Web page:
The last version of the touch window and touch lists still needed improvements, notably on scrolling smoothness and clicking accuracy. In this post I'm presenting new versions of both classes where I tried to address these issues. The bottom line is that clicking feels much better but scrolling is still a bit jagged. I have to say that in order to get a game-like smooth screen scrolling one would have to choose something like DirectDraw because GDI was not made for this. Anyway, you will be the judge.
First I changed how the window scrolls by removing the timer. How do you force the window to scroll without a timer? Well, it's kind of easy: set up a scrolling mechanism that determines the next position based on the current time (I showed how to do that with the kinematic equations), set up a cutoff point (time and / or position) and just invalidate the whole window after painting. If you just invalidate the window, you allow all other messages to be processed and when the message queue is empty, the OS will send you a WM_PAINT message. If the window is still scrolling, you calculate the new position (based on the current time), paint the window and if the motion has not stopped, you invalidate the window again. This way you get a more natural way of scrolling the window and you know that you will get the best screen update frequency that GDI can muster. Note that in order to implement this in a generic way, I had to implement the OnPaint handler in CTouchWindow. This class delegates to its children through the "static virtual" Paint method.
In this process I had to update the way the kinematic equations are calculated due to some rounding errors I found on QVGA devices. To solve the issue, I changed the main equation back to the more classical form but reduced the timer precision from millisecond to hundredths of a second (divided by 10 in order to get smaller number from multiplication). The rounding error seems to be gone. I have also added a double criteria to test if the motion did end: now the code tests for both time limit and end point.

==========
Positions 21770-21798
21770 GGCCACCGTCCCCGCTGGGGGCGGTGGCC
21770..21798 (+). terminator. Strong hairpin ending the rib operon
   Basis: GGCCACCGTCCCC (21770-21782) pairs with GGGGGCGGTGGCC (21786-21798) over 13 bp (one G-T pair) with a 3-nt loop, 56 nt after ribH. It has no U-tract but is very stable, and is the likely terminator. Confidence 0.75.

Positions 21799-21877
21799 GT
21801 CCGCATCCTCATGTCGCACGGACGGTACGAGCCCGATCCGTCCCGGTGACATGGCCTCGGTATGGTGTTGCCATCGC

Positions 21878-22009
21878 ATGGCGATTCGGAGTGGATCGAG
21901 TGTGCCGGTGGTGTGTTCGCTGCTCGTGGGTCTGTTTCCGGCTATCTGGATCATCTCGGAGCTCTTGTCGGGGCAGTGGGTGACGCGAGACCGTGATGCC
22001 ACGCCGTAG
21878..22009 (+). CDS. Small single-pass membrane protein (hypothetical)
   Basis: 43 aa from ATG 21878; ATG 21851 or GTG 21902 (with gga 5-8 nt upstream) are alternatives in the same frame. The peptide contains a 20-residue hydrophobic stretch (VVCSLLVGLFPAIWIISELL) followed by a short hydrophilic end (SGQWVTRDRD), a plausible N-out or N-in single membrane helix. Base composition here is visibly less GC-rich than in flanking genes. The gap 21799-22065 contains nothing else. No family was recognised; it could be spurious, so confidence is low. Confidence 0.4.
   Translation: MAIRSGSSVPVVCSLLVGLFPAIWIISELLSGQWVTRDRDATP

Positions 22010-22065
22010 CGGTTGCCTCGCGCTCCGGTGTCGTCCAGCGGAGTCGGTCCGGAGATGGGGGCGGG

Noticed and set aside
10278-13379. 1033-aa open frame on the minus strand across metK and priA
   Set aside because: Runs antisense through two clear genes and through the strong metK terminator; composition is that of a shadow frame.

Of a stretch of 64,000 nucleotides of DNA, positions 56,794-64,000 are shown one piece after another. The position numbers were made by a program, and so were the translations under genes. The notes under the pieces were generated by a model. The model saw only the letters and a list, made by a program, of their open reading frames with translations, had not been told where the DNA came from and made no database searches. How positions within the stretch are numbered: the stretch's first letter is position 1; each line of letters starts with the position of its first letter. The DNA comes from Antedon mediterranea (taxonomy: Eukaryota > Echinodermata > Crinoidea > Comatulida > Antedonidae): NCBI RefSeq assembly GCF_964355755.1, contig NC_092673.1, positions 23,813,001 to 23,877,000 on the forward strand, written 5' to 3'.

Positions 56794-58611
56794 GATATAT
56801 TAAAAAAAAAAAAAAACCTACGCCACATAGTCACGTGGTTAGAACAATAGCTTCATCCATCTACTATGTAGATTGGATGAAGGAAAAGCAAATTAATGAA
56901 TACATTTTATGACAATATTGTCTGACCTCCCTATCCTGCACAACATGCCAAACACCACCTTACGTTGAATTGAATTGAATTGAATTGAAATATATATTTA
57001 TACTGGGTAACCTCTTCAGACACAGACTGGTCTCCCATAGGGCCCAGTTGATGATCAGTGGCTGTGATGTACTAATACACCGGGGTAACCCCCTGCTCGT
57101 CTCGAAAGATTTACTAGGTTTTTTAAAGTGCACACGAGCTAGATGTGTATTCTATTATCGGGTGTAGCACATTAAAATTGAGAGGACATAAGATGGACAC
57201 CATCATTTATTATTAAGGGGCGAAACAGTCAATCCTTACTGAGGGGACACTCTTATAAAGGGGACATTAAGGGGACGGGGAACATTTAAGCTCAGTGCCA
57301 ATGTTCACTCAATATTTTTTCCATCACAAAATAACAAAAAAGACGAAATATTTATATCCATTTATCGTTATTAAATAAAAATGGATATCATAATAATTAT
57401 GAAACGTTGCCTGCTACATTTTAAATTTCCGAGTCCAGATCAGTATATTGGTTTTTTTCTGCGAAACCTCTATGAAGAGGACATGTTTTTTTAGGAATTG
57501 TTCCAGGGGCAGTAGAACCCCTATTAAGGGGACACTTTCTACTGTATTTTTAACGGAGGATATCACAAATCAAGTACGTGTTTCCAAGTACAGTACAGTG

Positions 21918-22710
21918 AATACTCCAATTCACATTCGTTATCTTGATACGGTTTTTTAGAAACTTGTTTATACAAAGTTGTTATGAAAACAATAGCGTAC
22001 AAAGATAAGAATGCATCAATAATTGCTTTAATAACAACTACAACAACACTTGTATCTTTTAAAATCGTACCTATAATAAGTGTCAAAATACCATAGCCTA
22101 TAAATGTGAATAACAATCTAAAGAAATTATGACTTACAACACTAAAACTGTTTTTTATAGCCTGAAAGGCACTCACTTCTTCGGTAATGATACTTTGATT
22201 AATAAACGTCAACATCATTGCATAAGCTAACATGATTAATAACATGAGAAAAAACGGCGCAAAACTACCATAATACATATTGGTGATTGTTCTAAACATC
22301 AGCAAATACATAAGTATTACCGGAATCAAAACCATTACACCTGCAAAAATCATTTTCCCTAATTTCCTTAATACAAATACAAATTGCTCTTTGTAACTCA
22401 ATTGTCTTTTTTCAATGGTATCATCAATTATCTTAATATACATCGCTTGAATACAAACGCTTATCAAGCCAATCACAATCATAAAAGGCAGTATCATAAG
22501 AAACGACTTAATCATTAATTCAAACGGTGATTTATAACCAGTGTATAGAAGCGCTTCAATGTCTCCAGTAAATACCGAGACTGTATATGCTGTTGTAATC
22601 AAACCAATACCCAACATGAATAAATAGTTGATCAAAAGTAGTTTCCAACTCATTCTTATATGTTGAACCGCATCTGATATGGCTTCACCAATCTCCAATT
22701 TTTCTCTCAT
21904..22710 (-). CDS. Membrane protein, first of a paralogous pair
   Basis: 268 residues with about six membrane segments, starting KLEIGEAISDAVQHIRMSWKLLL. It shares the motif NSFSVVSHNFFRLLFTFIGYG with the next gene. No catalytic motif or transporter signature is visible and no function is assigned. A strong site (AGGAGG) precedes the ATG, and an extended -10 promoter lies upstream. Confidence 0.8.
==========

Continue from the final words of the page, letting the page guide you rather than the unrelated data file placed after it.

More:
To help with both scrolling and clicking, I added a new class named CTouchGesture that essentially handles all the data coming from the stylus (mouse) messages and helps CTouchWindow determine if the last gesture was a click or a "flick". Note that for flicking, the class adds up all the partial moves (compensating for changes in direction) and reports an "average" flick speed (total displacement and time) instead of the last move.
Clicking the items is now a bit more reliable because the code tests for clicking eligibility. If the window is moving and you click it, there will not be an OnClick call: you will only get one if the window is still to begin with.
I hope that these modifications did improve the code and the user experience, but with my limited assortment of devices I cannot have a good judgment on that. So please tell me what you think!
Sample code: AppStart01.zip (161 KB)
Developing for Windows 10 with Visual C++ 2015
14 hours ago